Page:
During that time I started attending a Bible church, which gave me much needed discipleship and ultimately helped restore our marriage. Eventually I became an elder in that church and later an associate pastor. Through that church, I attended a cell group conference where Larry Kreider was speaking. His teaching opened up the world of “cell church” to me, and began to answer questions I had about the spiritual gifts described in 1 Corinthians 12:7-11. With this enlightening at the age of 50, the Lord stirred in my heart to plant a church in another county. I shared my desire with the pastor and elders who prayed with me, questioned me and encouraged me to put in writing my desired purpose, vision, values, organization, administration and leadership structure. This was very helpful because it provided documentation for the foundation on which we eventually built the church.
Although the whole cell church concept was different from the practices of my church, the leaders approved the church plant and agreed to pay my full salary and all church planting expenses for one year. The leaders allowed me to present the proposal to the congregation and release anyone who wanted to come with me.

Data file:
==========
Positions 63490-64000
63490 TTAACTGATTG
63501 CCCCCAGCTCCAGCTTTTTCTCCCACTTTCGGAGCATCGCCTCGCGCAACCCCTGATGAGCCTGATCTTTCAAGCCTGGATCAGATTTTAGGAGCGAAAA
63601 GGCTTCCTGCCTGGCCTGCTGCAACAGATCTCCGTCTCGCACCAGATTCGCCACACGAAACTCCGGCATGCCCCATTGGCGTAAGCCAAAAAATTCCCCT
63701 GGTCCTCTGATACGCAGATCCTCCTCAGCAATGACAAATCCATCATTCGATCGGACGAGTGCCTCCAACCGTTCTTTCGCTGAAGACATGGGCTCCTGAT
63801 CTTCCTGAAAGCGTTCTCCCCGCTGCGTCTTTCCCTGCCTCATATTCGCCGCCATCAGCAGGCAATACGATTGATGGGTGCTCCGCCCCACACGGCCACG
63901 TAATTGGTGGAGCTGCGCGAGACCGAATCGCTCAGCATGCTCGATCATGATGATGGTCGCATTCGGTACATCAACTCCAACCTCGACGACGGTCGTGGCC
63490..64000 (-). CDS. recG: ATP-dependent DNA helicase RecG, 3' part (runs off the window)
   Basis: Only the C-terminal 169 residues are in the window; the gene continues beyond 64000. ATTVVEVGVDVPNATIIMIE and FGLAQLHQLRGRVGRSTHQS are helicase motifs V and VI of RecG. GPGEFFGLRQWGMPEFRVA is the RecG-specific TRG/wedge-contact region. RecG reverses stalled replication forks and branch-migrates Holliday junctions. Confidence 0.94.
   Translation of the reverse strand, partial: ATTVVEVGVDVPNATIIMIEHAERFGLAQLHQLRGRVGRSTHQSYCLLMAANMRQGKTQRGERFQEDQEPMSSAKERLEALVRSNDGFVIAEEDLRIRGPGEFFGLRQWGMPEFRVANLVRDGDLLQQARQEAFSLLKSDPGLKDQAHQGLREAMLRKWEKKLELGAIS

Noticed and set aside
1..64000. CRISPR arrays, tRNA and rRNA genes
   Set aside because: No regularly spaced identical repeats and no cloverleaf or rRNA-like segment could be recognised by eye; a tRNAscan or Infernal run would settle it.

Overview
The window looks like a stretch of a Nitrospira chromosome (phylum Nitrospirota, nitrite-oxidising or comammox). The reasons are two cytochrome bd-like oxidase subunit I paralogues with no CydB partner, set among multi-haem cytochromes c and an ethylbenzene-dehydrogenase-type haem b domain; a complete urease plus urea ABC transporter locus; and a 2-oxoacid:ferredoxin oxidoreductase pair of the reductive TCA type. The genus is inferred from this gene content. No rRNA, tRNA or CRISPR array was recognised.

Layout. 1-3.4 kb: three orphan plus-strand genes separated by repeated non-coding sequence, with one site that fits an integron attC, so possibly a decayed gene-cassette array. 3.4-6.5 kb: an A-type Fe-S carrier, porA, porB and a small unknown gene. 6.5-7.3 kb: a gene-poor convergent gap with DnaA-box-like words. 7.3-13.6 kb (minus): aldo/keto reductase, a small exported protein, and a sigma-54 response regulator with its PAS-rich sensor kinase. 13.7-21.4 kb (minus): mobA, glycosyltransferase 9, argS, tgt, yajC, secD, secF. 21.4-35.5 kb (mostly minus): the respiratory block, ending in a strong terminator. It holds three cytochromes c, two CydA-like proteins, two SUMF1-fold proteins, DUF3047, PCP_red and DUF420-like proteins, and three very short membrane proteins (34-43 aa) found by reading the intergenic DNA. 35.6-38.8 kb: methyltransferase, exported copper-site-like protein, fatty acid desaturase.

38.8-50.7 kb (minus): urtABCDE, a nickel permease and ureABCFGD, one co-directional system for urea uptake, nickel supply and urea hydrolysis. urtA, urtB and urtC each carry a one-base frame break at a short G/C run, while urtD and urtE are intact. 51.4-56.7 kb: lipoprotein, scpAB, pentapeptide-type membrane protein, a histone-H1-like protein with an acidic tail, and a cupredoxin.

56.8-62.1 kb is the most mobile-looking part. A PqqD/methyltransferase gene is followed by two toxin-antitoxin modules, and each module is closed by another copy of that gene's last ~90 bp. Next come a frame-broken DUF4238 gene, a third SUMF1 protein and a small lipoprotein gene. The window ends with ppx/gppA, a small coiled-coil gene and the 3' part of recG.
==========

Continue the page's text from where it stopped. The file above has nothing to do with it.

For six months, the church plant met in the existing church’s youth room during the same time as the Sunday morning service. At the end of that time, we moved into a school located in the area where the church would be planted. In six years, due to the support of our releasing church, the faithful giving of our members and a miracle of God, we were able to buy five acres of land in the center of a densely populated residential area. We were able to build phase one of a two-phased building project. In growing the church, I applied the principles I learned from DOVE International. I think I may have been one of the first persons to complete the DOVE Leadership and Ministry School.